MahanaU | Feb 26, 2016 |
A family living in northern Maine a half century ago - 3 young children in a car together in the driveway - one lets the clutch up, just playing, and the car runs over and kills their dad - and from that point on, each child goes through life with guilt and pain that shapes them in some way - no spoiler here as this is how the book begins -

I was moved by this novel - issues of a minority culture moving into a very homogenous community and the subsequent fear and hatred of difference; of a family moving apart and then together in a whole new way; of people being very much who they are, yet changing in unexpected ways - a well written, thoughtful book about some very lost, yet very real people. ( )
  njinthesun | Feb 19, 2016 |
It was the delicate flow of the writing that carried me through this book, not the subject matter. I'm just sick of hearing about New York City and Baby Boomers whining about how things didn't work out the way they'd planned and how surprised they are to be growing old. I have trouble caring about people who willfully avoid self-reflection, in spite of all of the hours they spend on therapists' couches. I have trouble feeling sorry for people who've leveraged their privilege to engineer their lives just as they want them, and when (or if) they finally realize that they're vacuous people living meaningless lives, they sabotage themselves, giving themselves yet another reason to repeat the "woe is me" mantra.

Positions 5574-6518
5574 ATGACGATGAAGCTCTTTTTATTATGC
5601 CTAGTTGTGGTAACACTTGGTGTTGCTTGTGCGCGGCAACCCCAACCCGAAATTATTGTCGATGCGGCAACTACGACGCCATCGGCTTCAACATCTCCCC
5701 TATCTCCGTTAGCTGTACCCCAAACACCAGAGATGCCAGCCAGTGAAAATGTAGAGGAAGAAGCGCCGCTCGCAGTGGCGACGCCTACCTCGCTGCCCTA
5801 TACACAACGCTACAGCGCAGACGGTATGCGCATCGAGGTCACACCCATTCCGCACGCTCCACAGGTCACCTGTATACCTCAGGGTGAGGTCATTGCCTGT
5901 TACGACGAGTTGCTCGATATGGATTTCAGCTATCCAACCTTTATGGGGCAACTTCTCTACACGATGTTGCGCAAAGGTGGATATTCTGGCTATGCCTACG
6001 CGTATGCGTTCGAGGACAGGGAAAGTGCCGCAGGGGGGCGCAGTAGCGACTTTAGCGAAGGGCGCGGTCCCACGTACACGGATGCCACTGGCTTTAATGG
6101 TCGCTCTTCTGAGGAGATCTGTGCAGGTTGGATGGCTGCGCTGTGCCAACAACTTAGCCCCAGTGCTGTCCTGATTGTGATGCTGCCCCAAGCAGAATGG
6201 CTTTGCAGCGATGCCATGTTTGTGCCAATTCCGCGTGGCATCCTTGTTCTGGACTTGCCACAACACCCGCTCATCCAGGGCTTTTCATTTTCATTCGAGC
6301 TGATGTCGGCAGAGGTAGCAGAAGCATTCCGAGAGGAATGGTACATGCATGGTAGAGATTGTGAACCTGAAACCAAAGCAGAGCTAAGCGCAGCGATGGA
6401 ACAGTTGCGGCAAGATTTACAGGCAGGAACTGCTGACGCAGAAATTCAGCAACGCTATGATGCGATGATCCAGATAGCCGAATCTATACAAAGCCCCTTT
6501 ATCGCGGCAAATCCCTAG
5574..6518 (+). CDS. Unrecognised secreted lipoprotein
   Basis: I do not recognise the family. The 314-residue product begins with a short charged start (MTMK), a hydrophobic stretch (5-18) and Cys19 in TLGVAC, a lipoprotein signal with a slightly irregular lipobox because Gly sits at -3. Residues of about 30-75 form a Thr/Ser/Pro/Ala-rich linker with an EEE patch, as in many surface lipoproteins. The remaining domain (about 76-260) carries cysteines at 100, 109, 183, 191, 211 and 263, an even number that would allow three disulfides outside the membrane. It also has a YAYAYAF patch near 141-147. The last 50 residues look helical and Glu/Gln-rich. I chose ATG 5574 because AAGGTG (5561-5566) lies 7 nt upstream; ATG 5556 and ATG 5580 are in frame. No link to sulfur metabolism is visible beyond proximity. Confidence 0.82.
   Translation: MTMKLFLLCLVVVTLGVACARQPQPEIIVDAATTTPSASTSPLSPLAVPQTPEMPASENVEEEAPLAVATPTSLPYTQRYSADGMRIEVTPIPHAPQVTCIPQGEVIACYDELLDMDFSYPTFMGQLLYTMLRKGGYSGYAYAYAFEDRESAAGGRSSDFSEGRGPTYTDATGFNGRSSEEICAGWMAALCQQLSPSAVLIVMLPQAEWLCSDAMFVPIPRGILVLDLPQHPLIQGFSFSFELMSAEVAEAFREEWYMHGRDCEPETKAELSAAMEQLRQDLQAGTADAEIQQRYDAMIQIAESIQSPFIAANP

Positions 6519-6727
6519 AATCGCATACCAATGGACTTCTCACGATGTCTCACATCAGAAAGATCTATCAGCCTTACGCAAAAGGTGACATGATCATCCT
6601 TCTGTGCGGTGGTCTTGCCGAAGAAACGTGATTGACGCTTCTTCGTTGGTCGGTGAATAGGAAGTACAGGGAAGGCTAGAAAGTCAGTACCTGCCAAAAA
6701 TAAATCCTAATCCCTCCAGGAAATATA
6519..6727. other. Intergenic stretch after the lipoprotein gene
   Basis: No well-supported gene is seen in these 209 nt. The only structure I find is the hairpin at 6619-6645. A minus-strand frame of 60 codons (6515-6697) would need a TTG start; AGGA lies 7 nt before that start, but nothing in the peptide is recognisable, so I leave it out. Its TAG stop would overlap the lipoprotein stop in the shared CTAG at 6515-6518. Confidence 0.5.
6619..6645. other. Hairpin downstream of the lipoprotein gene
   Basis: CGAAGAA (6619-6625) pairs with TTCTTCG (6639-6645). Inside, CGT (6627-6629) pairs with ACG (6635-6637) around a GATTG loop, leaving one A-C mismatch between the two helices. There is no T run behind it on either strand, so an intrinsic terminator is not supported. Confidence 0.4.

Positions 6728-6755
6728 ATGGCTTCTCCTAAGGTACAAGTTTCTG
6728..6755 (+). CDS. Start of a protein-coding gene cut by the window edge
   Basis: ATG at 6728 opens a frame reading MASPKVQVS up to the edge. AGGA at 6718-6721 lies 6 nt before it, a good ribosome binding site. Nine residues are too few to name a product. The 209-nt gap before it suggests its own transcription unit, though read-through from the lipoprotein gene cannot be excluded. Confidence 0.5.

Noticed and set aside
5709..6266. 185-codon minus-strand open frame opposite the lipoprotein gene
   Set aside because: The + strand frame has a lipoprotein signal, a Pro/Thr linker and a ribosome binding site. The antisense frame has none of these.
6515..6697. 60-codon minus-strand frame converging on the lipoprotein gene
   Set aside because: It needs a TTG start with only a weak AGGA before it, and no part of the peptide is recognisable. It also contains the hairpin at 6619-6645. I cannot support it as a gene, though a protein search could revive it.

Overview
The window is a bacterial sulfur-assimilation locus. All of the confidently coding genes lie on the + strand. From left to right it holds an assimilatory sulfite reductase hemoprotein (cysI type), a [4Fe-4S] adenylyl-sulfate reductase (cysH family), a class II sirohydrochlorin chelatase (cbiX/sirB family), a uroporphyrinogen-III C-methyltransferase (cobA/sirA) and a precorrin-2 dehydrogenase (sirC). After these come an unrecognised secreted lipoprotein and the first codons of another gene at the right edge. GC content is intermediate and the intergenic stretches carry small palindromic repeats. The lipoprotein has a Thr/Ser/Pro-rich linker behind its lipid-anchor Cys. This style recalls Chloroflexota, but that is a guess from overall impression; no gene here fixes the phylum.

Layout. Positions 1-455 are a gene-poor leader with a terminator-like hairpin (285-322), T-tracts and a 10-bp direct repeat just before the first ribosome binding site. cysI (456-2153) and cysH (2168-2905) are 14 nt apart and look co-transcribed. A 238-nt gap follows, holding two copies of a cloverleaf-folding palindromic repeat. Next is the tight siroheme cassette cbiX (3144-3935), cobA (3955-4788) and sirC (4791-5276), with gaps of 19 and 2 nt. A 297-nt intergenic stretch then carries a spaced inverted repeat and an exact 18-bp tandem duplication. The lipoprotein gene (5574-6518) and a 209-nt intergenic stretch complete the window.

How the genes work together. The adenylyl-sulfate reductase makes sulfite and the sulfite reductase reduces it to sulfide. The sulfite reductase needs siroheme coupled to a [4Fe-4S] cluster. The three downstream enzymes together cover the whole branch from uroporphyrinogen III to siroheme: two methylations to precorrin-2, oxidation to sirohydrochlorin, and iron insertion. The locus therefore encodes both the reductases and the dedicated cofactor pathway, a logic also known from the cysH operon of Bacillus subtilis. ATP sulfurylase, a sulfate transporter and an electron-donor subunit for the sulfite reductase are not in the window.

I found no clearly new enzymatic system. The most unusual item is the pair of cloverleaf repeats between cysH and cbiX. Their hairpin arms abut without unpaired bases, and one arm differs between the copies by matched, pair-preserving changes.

That's not to say that I'm not just as ridiculous and self-indulgent and whiny and unpleasant. But at least I'm self-reflective enough to recognize this and to know from the start that life isn't going to have any more meaning than we assign to it, and even then we die and disappear from the Earth. Life owes me nothing, which is something the main characters of The Burgess Boys seem not to grasp.

At the center of the novel are issues of race and immigration and the ambivalence and uncertainty felt by both the Somali immigrants and the residents of the Maine town where they've settled, but to the main characters, they themselves are the center of the story. It's completely realistic because we're all the stars of our own lives and no matter how much we try to connect with the struggles of others, we're always going to feel our own personal struggles more acutely, but this reflection of reality just depresses me right now.